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A Tribute to Robert W. (Bob) Allen, 1923-2019

Authored by Dr. Bob Neman, and co-authored by Joel Alberts

Robert W. Allen was born on April 16, 1923. He was the second of three sons of Dr. and Mrs. Edward P. Allen of Oklahoma City. His older brother, Phil, is deceased and brother Paul lives in Oklahoma City.

In 1941, he graduated from Classen High School in Oklahoma City and in September of that year, Bob was one of two from Oklahoma to attend VMI, Virginia Military Institute.

On December 8, 1941 he enlisted in the Reserve Corps of the U.S. Army Active Combat Battalion. He was first assigned to the University of Pennsylvania and was then assigned to the 138th Engineer Combat Battalion. They crossed the Rhine and went into Central Germany.

After being discharged in 1946, he attended the University of Oklahoma and received his BS Degree in both Zoology and Geology. He was a member of Beta Theta Pi fraternity.

On August 21, 1948, he married Barbara Smith of Oklahoma City. They had three children, Katherine Carr, Robert W. Allen Jr., both of Ardmore OK, and Diane Fuller of Apple Valley, California. There are six grandchildren, four great granddaughters and one great grandson. Bob lost Barbara on January 24, 2007. He later married Francis (Fran) Graffham on November 7, 2010. He is survived by his wife, Fran, and his children, grandchildren, and greatgrandchildren.

From 1949 until 1954, Bob worked a a geologist for the Globe Oil and Refining Company in Oklahoma City. In 1954, the family moved to Ardmore where he became Division Geologist for Southern Oklahoma for Continental Oil. In 1962, he opened his office in Ardmore as an independent consulting Petroleum Geologist.

Over his long career, Bob received numerous awards: In 1988 he became the 17th Honorary Life Member of the Ardmore Geological Society, an affiliate of the AAPG that has been active in Ardmore since 1921.

In 1997, the Mid-Continent section of AAPG gave Bob the Certificate of Merit Award for 55 years of membership. In 2003 Bob received the “Rotarian of the Year” award from the Ardmore Rotary Club.

In 2005, The Mid-Continent section of AAPG awarded him the Robey H. Clark Award. and in 2010, the AAPG Special Award was presented to him at the National Meeting in New Orleans. He has also been named an Oklahoma Legend by the Oklahoma Geological Foundation and has received the Distinguished Service Award from the Mewbourne College of Earth and Energy at the University of Oklahoma.

Bob served as an officer on many boards including the First Presbyterian Church of Ardmore, the Ardmore Higher Education Center, The Southern Oklahoma Blood Institute, and the Alumni Advisory Council for the School of Geology and Geophysics at the University of Oklahoma.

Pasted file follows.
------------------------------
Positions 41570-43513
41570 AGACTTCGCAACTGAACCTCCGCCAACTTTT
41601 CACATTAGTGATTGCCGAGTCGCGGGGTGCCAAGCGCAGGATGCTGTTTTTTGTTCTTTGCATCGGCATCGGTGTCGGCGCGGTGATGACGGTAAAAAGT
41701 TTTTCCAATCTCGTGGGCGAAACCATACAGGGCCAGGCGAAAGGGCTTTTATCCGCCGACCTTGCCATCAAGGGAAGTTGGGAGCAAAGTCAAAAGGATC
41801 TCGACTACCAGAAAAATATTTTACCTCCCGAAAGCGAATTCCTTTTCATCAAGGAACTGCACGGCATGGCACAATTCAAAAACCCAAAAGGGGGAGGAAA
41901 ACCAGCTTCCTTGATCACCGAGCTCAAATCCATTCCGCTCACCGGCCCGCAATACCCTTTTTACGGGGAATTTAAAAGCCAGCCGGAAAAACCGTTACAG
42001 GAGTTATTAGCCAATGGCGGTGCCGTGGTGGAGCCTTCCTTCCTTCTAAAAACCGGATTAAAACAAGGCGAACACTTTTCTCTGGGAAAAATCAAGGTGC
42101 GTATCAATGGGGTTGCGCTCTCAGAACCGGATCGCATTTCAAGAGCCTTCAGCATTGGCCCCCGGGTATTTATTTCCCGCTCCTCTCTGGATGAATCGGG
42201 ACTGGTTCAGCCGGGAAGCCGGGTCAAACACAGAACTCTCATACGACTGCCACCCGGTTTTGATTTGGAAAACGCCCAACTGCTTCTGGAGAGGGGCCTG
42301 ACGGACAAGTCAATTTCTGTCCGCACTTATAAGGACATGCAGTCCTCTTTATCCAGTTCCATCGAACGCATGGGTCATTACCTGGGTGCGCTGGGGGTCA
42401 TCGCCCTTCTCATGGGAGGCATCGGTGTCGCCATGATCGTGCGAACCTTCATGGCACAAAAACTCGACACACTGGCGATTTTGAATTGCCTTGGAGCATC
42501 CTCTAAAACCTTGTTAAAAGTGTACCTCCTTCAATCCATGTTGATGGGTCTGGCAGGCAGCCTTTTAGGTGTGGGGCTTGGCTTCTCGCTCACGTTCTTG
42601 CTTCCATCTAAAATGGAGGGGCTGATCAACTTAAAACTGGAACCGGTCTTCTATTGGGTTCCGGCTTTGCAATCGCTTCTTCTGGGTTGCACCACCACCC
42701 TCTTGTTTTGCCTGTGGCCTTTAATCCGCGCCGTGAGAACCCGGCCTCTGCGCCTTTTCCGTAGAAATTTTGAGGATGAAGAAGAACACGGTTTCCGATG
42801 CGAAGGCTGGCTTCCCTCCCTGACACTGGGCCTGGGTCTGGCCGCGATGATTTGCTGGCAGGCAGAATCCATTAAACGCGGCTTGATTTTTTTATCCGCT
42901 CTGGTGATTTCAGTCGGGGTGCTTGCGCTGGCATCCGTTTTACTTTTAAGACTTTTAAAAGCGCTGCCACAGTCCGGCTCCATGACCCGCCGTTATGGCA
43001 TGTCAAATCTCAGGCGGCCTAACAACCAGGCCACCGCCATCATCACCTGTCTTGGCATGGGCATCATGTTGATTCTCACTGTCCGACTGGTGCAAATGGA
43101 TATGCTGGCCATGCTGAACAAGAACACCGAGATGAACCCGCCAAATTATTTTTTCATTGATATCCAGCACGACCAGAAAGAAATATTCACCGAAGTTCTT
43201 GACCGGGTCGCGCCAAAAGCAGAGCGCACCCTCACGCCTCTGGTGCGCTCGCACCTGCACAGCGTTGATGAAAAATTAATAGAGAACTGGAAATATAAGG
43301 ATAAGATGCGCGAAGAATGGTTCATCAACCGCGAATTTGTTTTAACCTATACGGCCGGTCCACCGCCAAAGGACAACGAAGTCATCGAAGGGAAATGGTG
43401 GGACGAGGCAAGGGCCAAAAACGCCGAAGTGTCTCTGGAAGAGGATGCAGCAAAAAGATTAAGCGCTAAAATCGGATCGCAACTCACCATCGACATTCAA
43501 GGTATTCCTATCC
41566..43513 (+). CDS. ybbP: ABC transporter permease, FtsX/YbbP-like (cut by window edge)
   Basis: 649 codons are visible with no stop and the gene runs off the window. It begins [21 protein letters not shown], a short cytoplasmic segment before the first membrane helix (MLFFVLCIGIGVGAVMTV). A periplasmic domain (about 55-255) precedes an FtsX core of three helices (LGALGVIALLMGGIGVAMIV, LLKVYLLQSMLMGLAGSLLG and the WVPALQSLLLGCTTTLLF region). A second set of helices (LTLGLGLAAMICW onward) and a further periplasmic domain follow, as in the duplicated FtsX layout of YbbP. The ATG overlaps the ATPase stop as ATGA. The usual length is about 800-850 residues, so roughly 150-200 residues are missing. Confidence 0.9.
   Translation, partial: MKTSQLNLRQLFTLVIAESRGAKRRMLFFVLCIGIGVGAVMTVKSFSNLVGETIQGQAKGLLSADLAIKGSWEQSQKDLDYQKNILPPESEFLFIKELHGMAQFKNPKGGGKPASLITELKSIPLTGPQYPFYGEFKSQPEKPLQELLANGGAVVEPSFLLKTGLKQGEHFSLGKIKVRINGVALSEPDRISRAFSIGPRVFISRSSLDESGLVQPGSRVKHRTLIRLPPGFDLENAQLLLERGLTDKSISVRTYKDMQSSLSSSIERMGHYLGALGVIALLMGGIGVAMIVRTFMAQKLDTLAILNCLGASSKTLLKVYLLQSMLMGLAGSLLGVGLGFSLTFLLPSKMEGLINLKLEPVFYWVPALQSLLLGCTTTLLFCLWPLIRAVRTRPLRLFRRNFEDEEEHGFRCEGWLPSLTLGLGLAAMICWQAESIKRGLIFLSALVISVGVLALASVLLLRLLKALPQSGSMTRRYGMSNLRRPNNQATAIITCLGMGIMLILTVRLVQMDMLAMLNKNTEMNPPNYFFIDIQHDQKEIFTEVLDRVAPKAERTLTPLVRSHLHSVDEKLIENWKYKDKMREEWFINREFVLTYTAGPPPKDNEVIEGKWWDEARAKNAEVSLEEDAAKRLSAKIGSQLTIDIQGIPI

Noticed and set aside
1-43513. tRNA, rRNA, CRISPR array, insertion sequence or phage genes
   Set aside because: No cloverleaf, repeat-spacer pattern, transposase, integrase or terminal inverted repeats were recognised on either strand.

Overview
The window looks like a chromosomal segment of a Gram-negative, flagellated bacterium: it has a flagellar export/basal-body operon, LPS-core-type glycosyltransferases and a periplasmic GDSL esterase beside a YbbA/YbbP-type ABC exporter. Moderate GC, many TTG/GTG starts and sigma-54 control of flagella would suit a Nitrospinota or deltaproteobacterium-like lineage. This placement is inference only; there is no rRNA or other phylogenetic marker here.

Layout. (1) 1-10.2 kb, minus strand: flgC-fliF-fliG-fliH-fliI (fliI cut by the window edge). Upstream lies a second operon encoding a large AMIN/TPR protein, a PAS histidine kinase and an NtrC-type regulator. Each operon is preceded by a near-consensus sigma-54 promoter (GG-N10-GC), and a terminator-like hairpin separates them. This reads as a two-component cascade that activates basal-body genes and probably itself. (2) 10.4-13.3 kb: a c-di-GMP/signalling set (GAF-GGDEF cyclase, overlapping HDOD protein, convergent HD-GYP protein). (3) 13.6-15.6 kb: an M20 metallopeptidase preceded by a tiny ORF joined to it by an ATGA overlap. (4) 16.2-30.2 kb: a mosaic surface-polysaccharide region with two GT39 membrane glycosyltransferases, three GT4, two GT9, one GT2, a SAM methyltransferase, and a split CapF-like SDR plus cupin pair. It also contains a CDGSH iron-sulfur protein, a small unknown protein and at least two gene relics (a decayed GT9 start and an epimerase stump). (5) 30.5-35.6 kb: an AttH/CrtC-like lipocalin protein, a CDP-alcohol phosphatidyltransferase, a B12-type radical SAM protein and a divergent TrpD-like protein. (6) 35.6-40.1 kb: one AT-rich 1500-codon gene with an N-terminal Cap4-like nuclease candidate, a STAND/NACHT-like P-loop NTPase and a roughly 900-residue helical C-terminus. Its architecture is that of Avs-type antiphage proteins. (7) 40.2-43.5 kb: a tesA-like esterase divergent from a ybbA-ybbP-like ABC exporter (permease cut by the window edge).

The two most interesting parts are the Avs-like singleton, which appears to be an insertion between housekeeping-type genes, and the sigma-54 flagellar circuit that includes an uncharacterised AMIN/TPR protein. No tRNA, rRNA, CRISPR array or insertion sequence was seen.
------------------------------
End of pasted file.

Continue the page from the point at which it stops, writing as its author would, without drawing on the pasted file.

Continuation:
Bob Allen adored the Arbuckle Mountains. He also would rather lead a good field trip than almost anything except drilling a new well. An authority on the Arbuckle Mountains, Bob loved to teach field geology to anyone willing to listen and over about a span of 40 years, he led hundreds of field trips for audiences ranging from scout troops to AAPG past-presidents. One of the highlights of his field-tripping experiences was the day we took Jim Gibbs, Marlan Downey, and John Lorentz to the Lazy S Ranch north of Ardmore.

For 25 years, Bob led Halliburton’s new classes of engineers into the Arbuckle Mountains. For 9 hours Bob would take them to the Basal Oil Creek and Woodford Formations, a “dead” Viola quarry, a “live” quarry in the West Spring Creek Formation worked by Martin- Marietta, the Washita Valley fault, Turner Falls, angular unconformaties, and the Goddard Youth Camp Museum south of Sulphur, Oklahoma.

At this museum, Bob would show the class his magnum opus – his diorama depicting a cross section beneath the East Davis Oil Field. Bob loved to teach people “what is beneath your feet” and was in the process of writing a monograph on the subject at the time of his death on April 29, 2019.

The Summer, 2018, issue of the Sooner Magazine, published by the University of Oklahoma, featured Bob in an article titled “Technology Rebel and Early-day Wildcatter Stands on Solid Ground.” This statement accurately summarizes his long and illustrious scientific career, as his favorite quote was “You have to look at the rocks to know where you’re drilling.”

The quintessential petroleum geologist and educator, he will be missed by many.

Bob’s passion for the geology of southern Oklahoma and his love for teaching others is best put in his own words. “Rocks are beautiful, and geology is important for everyone to understand, not just geologists.” -Andrew Cullen

Below is a cross-section by Bob Allen & Bob Neman from an OGS workshop in 2012.